Guy's barn was oriented the wrong way to put his solar panels on the roof. The shed Guy built on the south end has a 45 degree roof pitch— perfect for the two, 4 by 8 foot solar hot water panels.

Guy's barn was oriented the wrong way to put his solar panels on the roof. The shed Guy built on the south end has a 45 degree roof pitch— perfect for the two, 4 by 8 foot solar hot water panels.

Corbond spray-on foam insulation has an R-value of about 7.3 per inch.

Insulating

The first task of any solar heating design is to get the best possible insulation for the walls, ceiling, and floors, and thoroughly seal any openings that would allow unwanted cold air into the building. I insulated the windows with removable Windo-Therm interior plastic double glazing that will be used only in the cold season (five months in Maine).

I insulated behind the original sliding barn doors by adding two in-swinging doors, which fit within the doorway when closed. Resembling hinged wall sections, the auxiliary doors are framed with 2 by 6s, filled with fiberglass, and finished with 3/s inch (10 mm) exterior plywood. They are thoroughly weather-stripped. These are huge (4 x 9 foot; 1.2 x 2.7 m) and imposing to open—I call them the "Doors of Doom!"

I contracted the installation of Corbond—a sprayed-in polyurethane foam insulation—throughout the structure. Corbond has an approximate R-value of 7.3 per inch. I had 3 inches (7.6 cm) installed in the walls on the ground floor, and 4 inches (10 cm) in the walls upstairs. A significant advantage of the foam is that it forms an airtight seal throughout the building. I left the building to air out all the urethane fumes for over four weeks before completing the interior work.

The exterior walls of my barn were 1 by 10 inch shiplap barn boards installed vertically over 1 by 2 inch horizontal battens. A layer of Tyvek housewrap is in between the battens and shiplap. As such, it was far from airtight. I added fiberglass inside (over the Corbond) to increase the R-value to about R-30 downstairs and about R-40 upstairs, and installed drywall over that. I estimate that I have approximately R-37 in the roof.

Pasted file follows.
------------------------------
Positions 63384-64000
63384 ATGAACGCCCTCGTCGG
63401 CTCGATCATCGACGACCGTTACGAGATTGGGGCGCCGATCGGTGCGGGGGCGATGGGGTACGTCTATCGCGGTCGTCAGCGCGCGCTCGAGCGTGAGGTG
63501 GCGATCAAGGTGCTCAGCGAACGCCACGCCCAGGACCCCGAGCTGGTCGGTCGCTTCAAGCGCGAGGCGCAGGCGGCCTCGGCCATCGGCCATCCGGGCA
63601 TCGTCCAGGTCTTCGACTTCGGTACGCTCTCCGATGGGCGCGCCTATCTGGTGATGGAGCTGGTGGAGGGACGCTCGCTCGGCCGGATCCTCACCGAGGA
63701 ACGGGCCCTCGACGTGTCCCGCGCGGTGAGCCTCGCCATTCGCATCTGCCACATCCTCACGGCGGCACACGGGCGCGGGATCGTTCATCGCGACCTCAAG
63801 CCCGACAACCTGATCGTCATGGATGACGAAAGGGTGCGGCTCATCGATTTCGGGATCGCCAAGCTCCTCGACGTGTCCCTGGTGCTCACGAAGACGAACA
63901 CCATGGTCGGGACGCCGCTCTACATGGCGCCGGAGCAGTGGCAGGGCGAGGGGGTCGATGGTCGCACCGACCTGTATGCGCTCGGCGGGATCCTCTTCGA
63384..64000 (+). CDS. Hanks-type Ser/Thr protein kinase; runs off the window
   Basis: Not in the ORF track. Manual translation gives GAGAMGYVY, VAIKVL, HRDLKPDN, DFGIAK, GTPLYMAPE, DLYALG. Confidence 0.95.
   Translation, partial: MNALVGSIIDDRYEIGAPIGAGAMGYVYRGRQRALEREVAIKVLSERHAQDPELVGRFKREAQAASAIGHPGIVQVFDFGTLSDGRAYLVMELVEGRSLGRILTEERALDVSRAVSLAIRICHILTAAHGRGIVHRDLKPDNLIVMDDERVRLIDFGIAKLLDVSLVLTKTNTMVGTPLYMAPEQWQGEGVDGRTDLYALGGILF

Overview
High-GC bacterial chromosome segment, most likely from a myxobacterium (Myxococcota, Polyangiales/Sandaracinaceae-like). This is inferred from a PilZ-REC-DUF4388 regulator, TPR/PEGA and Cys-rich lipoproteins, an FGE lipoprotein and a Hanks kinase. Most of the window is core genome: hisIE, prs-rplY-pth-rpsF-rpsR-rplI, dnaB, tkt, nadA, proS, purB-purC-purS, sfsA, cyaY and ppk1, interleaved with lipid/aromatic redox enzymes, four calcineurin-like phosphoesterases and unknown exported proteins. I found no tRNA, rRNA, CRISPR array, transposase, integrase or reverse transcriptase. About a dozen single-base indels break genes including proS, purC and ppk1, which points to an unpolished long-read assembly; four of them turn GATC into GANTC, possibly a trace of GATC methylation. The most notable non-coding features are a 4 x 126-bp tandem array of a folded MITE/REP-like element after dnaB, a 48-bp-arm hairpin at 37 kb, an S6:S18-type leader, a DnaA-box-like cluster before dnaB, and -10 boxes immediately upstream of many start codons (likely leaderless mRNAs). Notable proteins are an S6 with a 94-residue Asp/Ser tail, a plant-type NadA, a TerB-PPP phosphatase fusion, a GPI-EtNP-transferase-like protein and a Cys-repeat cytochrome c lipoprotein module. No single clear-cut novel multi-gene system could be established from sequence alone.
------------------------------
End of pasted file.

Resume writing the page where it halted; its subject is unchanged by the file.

Radiant Floor

For the radiant floor, my first job was to install 1 inch (2.5 cm) polystyrene high density construction insulation over the existing concrete floor. I then laid 6 inch (15 cm) steel grid (commonly referred to as road wire) over that for securing the radiant tubing, using nylon cable ties. I laid out two loops of 300 feet (90 m) each of the tubing, which I connected to a manifold in the utility room.

A local contractor did a great job of pouring 3 inches (7.6 cm) of concrete over the tubing. I asked him to use a 4,000 psi fiberglass mix to give me a strong workshop floor. Naoto Inoue at Solar Market sourced the materials for this job and specified the details. He originally suggested 2 inches (5 cm) of concrete to create a very responsive system.

Laying 1 inch polystyrene insulation board over the old floor insulates the heated slab from the earth.

Laying 1 inch polystyrene insulation board over the old floor insulates the heated slab from the earth.

The 600 feet of hydronic tubing is held in place by road wire.Three inches of concrete will make the final layer.

Hydronic Loop Layout

Large Doors

Utility R

Renewable Energy Eco Friendly

Renewable Energy Eco Friendly

Renewable energy is energy that is generated from sunlight, rain, tides, geothermal heat and wind. These sources are naturally and constantly replenished, which is why they are deemed as renewable.